Take Control. Although coloured filters should still be used to manipulate contrast when shooting digital black and white images, it’s more common to save this work until the processing stage. Until a a couple years ago Photoshop’s Channel Mixer was the favored means of turning colour images monochrome, but now Adobe Camera Raw has more forceful tools (in the HSL/Grayscale tab) that allow you to adjust the brightness of eight individual colours that make up the image. It’s possible to adjust one of these colours to make it anything from white to black with the sliding control. However, it’s important to keep an eye on the whole image when adjusting a particular colour as crafty gradations can become unnatural looking. And adjusting the brightness of a red or rosy shirt with the red sliding control, for moment , will have an impact on the model’s skin, especially the lips. The Levels and Curves controls can also be used to manipulate tonal range and contrast, but the HSL/Grayscale controls allow you to create segregation between objects of the same brightness but with unique colours.
Dodge and Burn. Dodging and burning is a characteristic that comes from the traditional darkroom and is usually used to burn in or darken highlights and hold back (brighten) shadows. Photoshop’s Dodge and Burn tools allow a level of control that film photographers should only ambition of because you should target the highlights, shadows or mid-tones with both. This means that you can use the Burn tool to darken highlights when they are too bright, or the Dodge tool to brighten up them to increase local contrast. It’s a good convention of giving a sense of better sharpness and enhancing texture. Plus, because you should set the opacity of the tools, you can build up her effect gradually so the impact is crafty and there are no hard edges.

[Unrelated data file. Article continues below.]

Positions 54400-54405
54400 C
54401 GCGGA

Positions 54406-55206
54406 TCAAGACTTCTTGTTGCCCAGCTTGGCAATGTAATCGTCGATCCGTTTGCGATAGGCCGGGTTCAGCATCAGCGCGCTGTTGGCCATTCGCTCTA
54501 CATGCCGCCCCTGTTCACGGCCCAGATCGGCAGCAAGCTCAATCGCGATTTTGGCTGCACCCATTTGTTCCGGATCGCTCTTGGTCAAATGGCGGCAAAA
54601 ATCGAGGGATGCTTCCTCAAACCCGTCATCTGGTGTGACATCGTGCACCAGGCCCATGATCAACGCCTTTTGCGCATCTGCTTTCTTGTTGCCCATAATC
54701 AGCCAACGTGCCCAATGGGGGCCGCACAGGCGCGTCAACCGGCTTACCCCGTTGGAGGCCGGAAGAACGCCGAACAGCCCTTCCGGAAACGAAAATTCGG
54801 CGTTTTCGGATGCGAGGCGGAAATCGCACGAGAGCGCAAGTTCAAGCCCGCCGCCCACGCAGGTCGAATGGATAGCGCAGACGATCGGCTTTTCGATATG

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The result achieved was a cinematic style street photography but with a real intimate feel. I was photographing Londoners lost in their thoughts, not smiling or posing, simply walking and being their true self. And importantly I shot them very close. Beautiful people although not in a conventional way. The shallow depth of field helped isolate the subject and made the background less distracting. Avoiding having other people in the shot also was crucial.
“The Great Londoners”, a series of black and white street photography work was exhibited three months for the opening of the Hoxton Hotel Holborn. The exhibition was supported and sponsored by Olympus UK and was featured in the Evening Standard as well as the Kentishtowner, a popular local magazine of the area these we shot in.
I took a few shots here and there as I normally do but this time they curiously linked to one another through very similar aesthetic yet remaining individual and unique. All were shot from the same low angle, with a very wide aperture (f0.95 to f1.4), in black & white and somehow the focus was only (mainly) on one individual, often highlighting solitude and being lost in thoughts. I had a solid body of work in the making.
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I invite you to browse the current collection of “The Great Londoners” to see the full collection.
In Projects, Street Photography Tags Great Londoners, street photography project, street photography london, london street photography, cinematic style street photography, photographing Londoners, hoxton hotel holborn